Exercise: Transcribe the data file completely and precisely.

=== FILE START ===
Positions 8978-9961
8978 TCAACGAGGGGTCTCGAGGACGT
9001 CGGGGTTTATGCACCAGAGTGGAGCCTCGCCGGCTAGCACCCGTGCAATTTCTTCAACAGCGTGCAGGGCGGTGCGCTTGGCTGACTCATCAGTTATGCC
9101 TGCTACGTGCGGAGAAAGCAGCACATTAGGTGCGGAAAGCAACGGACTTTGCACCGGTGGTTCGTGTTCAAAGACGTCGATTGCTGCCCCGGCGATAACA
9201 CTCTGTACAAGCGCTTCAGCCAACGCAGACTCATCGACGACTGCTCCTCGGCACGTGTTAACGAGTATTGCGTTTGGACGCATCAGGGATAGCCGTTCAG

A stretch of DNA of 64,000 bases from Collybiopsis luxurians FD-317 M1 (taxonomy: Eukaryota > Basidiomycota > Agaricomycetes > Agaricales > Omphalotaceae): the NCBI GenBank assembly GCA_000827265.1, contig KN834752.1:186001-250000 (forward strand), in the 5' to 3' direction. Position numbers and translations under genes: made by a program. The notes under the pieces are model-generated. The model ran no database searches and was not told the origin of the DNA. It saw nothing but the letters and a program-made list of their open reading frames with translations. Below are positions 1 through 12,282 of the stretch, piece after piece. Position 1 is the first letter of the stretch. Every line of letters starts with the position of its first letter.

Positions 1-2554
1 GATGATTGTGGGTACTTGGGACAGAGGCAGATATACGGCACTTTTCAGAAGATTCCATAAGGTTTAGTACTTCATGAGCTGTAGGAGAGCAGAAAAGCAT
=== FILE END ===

Positions 8978-9961
8978 TCAACGAGGGGTCTCGAGGACGT
9001 CGGGGTTTATGCACCAGAGTGGAGCCTCGCCGGCTAGCACCCGTGCAATTTCTTCAACAGCGTGCAGGGCGGTGCGCTTGGCTGACTCATCAGTTATGCC
9101 TGCTACGTGCGGAGAAAGCAGCACATTAGGTGCGGAAAGCAACGGACTTTGCACCGGTGGTTCGTGTTCAAAGACGTCGATTGCTGCCCCGGCGATAACA
9201 CTCTGTACAAGCGCTTCAGCCAACGCAGACTCATCGACGACTGCTCCTCGGCACGTGTTAACGAGTATTGCGTTTGGACGCATCAGGGATAGCCGTTCAG

A stretch of DNA of 64,000 bases from Collybiopsis luxurians FD-317 M1 (taxonomy: Eukaryota > Basidiomycota > Agaricomycetes > Agaricales > Omphalotaceae): the NCBI GenBank assembly GCA_000827265.1, contig KN834752.1:186001-250000 (forward strand), in the 5' to 3' direction. Position numbers and translations under genes: made by a program. The notes under the pieces are model-generated. The model ran no database searches and was not told the origin of the DNA. It saw nothing but the letters and a program-made list of their open reading frames with translations. Below are positions 1 through 12,282 of the stretch, piece after piece. Position 1 is the first letter of the stretch. Every line of letters starts with the position of its first letter.

Positions 1-2554
1 GATGATTGTGGGTACTTGGGACAGAGGCAGATATACGGCACTTTTCAGAAGATTCCATAAGGTTTAGTACTTCATGAGCTGTAGGAGAGCAGAAAAGCAT